anyone done this
how does the wood hold up over time
i am not expecting a lot of heat as it is a low power device but it
will be warmer than ambient sometimes and then cooler at other times
i found a project that is using wood for a custom laptop but i am
more interested in the longevity factor for wood in this application
I have built some boxes for electronics. I always drilled lots of holes for
air circulation. Put the holes so that the heat can escape upward and some
cool air can come in below the heat. It should be OK. If it does warm up a
bit, you can always install a fan. They have some very quiet fans for
"Lee Michaels" <leemichaels*nadaspam* at comcast dot net> wrote in
One thing to keep in mind about a fan is that it sucks power. If you're on
a battery, having a fan could mean significantly reduced run time. It
might be worth considering a switch (automatic or manual) and making sure
your case is as open as possible.
On Mon, 20 Jun 2016 21:11:57 -0700, Electric Comet
Be aware that internal temperatures in laptops can get very high.
Look for CoreTemp, a free program that reads the temperature of the
processor to see just how hot the specific device runs.
The dual core Intel processor in my laptop can hit 172F or more when
working hard. This is in conditioned space that's 78F. Expect higher
internal laptop temperatures if the ambient temperature is above 78F.
That's generally measuring Tj (Junction temperature, the highest
operating temperature of the actual semiconductor) or Tc (the temperature of the
processor chip case itself).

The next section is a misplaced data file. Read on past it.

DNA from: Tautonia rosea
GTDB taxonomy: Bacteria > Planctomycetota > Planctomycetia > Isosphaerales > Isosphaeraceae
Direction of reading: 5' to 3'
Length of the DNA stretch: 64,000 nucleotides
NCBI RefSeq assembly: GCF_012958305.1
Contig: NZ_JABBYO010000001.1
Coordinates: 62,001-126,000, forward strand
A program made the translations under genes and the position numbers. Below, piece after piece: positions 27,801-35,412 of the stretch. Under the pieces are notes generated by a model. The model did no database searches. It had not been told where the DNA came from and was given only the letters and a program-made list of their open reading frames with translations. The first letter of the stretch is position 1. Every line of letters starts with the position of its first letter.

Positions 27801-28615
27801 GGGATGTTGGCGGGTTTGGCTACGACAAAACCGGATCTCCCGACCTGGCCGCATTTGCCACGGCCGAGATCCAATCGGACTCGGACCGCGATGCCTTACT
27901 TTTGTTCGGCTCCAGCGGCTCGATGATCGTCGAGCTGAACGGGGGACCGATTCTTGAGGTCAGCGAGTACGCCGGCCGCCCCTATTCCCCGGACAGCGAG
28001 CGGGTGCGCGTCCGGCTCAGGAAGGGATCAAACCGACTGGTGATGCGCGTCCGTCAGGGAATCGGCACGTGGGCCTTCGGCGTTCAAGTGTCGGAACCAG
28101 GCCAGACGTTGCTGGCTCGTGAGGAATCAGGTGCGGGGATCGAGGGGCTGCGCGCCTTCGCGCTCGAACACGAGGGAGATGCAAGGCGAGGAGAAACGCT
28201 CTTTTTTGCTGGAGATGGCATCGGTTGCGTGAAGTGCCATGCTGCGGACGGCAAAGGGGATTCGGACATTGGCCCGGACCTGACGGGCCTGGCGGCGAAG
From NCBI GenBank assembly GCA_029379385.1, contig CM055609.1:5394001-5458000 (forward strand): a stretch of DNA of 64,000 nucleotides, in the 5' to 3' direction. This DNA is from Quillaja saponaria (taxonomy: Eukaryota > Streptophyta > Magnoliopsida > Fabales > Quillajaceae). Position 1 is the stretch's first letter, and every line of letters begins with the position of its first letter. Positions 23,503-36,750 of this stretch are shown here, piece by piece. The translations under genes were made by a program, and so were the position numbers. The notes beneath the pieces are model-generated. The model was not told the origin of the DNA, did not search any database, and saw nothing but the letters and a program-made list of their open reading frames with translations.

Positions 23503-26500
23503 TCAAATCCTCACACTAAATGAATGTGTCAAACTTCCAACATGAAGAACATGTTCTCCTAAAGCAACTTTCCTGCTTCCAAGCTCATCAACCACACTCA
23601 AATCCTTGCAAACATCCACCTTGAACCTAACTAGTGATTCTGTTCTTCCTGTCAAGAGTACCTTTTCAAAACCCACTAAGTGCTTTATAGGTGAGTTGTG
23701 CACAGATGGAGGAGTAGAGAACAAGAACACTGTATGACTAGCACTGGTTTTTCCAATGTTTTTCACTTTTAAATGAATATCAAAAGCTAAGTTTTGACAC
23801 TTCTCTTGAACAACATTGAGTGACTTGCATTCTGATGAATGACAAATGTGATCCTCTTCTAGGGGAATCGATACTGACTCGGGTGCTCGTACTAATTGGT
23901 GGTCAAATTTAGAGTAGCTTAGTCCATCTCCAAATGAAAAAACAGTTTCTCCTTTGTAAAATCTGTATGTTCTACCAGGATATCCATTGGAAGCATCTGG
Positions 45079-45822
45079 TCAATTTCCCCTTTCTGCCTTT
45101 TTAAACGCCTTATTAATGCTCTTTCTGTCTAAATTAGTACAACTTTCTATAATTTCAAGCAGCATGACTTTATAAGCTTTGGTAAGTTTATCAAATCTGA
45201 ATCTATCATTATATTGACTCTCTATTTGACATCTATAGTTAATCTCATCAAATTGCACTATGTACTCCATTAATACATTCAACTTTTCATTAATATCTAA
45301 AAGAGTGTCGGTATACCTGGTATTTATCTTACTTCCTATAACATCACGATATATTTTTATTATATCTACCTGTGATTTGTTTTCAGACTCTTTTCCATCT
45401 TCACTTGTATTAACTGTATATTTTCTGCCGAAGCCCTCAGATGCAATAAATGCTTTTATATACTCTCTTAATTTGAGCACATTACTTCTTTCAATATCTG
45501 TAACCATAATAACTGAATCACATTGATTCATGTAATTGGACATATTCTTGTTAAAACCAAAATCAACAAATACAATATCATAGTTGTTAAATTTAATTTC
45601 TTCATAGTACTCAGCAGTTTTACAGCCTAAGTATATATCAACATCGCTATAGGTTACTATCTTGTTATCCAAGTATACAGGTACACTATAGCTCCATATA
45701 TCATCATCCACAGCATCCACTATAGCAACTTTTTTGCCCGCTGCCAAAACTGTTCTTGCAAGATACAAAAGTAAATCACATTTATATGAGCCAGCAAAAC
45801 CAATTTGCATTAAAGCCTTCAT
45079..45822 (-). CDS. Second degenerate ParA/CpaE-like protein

The air temperature within the laptop is significantly less, assuming
that the heatsinks, cooling devices and ventilation openings are functioning correctly.
On Tue, 21 Jun 2016 20:35:33 GMT, email@example.com (Scott Lurndal)
All true, but I allow for the laptops that get set on upholstered
furniture and carpet and inhale lots of the stuff that nakes "dust
bunnies". I've cleaned large wads of that material out of a number of
laptops. If the user isn't aware of keeping the vents clean and
avoiding upholstered surfaces, the airflow drops drastically and the
internal temperatures go up rapidly.
He said that they were built between 1986 - 1991, adding "They lasted until
they were too obsolete to use. I never had the RF interference problems
everyone predicted but that is probably due to the way IBM made the boards."
It depends on what that's measuring. If it's a thermal diode on the
processor chip itself, 172F isn't all that hot (<80C). The processor
should be able to take at least 105C (~220F) or perhaps 125C (~260F).
Of course, the key is understanding exactly what is being measured.
Without that information you have no information.
Exactly so. In most cases what's being measured (because it's
what's we can really control) is the case temperature. But as
you note, some devices have an internal sensor measuring the
die (junction) temperature.
It would be unusual to find a case temp rating above 85C in
a commercial grade product. That roughly corresponds to a
junction temp of 105C. Automotive grade parts are usually
spec'd for a case temp of 125C. There is a significant price
premium for that temperature grade.
On Tuesday, June 21, 2016 at 12:15:37 AM UTC-4, Electric Comet wrote:
These were built by a Master Electrician that I "know" through another
usenet group. They are old and I can't speak to how they held up. (He
hasn't answered that question yet. I'll let you know if/when he does.)
Unless you put the wood in direct contact with some
part of the electronics that is very hot (i.e. try
to use the wood as a heat sink) I would expect the
wood to have a longevity factor several orders of
magnitude longer than the electronics.
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